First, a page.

Gun violence is an epidemic in Washington and in our country. We can and must do more to prevent it. In Washington we’ve already taken great steps, but there is still more to do.

I have supported action taken by the legislature and the people to remove guns from those who are a danger to themselves and others. In 2014, the Washington State Legislature enacted HB 1840, which makes it illegal for anyone subject to a domestic violence protective, no contact, or restraining order to possess a firearm. This new law gave courts new authority to order the relinquishment of firearms and was intended to reduce the risk to victims and families. Two years later, the Washington voters expressed their desire for appropriate gun safety measures by approving I-1491—the Extreme Risk Protection Order (ERPO) initiative.

Nationally, a woman is fatally shot by an intimate partner every 16 hours, and when an abuser has access to a firearm, a woman is five times more likely to be killed. In Washington state, in 54% of all domestic violence homicides, the defendant had previously been ordered to surrender firearms. Due to the extreme risk that firearms cause in domestic violence situations, I believed it was important to ensure these new laws were enforced in King County.

Earlier this year, my office worked closely with law enforcement, the Alliance for Gun Responsibility, law enforcement, the Seattle City Attorney’s Office, and the courts to launch a brand new Regional Domestic Violence Firearm Enforcement Unit (RDVFEU).” This new unit, the first of its kind in the nation, increases public safety by giving law enforcement the necessary resources to remove firearms from domestic violence perpetrators and from those subject to Extreme Risk Protection Orders for displaying harm to self or others.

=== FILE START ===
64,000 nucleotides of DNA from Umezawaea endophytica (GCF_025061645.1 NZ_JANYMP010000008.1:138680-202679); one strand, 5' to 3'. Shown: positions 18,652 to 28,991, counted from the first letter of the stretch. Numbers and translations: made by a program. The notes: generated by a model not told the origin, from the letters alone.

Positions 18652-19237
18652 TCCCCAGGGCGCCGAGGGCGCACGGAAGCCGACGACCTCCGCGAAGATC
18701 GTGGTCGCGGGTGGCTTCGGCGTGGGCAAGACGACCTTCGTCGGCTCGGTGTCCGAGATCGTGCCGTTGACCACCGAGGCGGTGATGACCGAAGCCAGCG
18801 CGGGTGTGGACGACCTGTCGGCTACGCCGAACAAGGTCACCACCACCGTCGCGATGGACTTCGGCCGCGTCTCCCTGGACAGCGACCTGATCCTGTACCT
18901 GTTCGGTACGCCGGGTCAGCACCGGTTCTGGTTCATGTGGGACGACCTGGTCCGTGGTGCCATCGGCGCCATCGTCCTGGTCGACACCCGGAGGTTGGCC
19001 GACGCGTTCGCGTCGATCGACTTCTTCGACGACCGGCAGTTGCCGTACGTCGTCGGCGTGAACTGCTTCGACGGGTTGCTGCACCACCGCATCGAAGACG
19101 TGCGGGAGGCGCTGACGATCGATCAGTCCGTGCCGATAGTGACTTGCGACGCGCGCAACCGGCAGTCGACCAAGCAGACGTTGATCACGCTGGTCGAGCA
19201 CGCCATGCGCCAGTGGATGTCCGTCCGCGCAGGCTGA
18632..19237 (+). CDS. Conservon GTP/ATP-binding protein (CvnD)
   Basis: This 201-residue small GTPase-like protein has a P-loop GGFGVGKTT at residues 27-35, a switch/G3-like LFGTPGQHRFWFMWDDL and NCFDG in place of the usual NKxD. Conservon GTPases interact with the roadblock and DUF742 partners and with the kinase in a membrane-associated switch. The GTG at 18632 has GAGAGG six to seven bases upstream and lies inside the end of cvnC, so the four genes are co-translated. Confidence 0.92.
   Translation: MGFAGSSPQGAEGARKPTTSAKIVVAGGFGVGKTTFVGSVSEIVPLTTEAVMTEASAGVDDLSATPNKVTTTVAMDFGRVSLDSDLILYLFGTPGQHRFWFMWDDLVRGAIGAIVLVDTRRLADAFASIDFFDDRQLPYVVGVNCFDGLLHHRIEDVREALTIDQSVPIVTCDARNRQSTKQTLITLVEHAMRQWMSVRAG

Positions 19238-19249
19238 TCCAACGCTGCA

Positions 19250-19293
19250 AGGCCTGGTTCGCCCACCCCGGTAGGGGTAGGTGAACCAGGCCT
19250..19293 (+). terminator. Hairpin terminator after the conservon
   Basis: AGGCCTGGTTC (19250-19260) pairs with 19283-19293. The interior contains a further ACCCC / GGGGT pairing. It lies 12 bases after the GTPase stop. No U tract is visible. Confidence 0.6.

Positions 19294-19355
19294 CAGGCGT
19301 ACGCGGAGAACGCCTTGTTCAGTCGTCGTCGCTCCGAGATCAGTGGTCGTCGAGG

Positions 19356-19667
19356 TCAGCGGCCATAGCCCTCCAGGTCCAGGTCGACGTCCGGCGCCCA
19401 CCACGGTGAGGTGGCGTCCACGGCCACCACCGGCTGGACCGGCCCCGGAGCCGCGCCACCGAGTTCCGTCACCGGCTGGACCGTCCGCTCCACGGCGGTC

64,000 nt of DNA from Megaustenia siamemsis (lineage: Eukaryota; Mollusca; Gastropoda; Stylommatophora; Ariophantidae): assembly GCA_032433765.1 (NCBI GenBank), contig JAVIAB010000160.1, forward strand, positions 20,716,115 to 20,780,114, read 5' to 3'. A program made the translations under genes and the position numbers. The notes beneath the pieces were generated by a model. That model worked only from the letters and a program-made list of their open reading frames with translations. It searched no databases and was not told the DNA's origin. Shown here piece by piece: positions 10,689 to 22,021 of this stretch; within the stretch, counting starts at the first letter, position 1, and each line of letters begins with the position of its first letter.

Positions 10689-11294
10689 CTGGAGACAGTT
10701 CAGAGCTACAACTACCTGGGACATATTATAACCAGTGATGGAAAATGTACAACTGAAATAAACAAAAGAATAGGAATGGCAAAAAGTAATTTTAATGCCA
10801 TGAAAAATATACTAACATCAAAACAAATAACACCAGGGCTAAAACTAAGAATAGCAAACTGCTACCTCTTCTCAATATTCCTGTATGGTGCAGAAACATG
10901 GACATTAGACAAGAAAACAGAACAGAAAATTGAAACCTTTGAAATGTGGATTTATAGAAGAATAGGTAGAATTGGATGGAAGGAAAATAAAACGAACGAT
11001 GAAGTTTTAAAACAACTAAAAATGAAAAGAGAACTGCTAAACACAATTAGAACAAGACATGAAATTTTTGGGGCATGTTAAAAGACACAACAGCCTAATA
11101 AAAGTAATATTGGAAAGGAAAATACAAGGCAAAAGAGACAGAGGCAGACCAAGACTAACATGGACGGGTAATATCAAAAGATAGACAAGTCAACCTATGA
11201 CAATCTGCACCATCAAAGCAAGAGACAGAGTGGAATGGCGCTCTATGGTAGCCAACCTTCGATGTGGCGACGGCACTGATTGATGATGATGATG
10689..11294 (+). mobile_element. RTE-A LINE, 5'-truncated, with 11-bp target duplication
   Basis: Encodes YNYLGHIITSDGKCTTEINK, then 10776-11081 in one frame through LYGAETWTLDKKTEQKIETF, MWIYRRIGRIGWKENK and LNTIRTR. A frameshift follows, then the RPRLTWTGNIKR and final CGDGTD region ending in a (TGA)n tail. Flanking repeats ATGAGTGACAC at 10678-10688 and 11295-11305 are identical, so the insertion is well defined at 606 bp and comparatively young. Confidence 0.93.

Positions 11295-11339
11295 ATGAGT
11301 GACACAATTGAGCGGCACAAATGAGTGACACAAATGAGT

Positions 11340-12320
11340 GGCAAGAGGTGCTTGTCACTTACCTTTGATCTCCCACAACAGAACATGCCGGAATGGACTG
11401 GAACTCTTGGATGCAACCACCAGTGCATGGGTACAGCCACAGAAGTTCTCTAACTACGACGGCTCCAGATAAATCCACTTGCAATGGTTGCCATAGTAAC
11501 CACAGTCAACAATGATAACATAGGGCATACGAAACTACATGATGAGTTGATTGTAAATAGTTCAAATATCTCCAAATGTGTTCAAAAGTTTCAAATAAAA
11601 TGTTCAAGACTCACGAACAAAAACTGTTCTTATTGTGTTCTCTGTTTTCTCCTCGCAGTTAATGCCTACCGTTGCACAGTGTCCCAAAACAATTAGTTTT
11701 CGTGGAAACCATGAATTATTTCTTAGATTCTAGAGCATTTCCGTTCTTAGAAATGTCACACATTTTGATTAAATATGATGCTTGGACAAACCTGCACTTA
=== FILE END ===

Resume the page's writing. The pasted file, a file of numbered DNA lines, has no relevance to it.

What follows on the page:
In the first four months of operation, the RDVFEU served 83 orders to surrender weapons and removed 181 firearms, which allowed 107 victims to successfully receive outreach, safety planning, and resource referrals. By way of comparison, that is more in four months than were removed during the entire year in 2017, before the launch of this unit, when only 124 firearms were removed. It is undeniable that this unit is serving victims and increasing public safety by saving lives.

In addition to establishing the RDVFEU, I was a strong supporter of I-594, which established universal background checks in the state of Washington for both public and private sales of firearms. I also support Initiative 1639 which will raise the age to purchase a semi-automatic assault rifle to 21 and require background checks for those seeking to purchase an assault rifle. It is a comprehensive measure to keep schools and our communities safe.

We can and should do more legislatively by passing evidence-based gun violence prevention policies that will make Washington safer and save lives. I support taking additional common sense steps to prevent gun violence.


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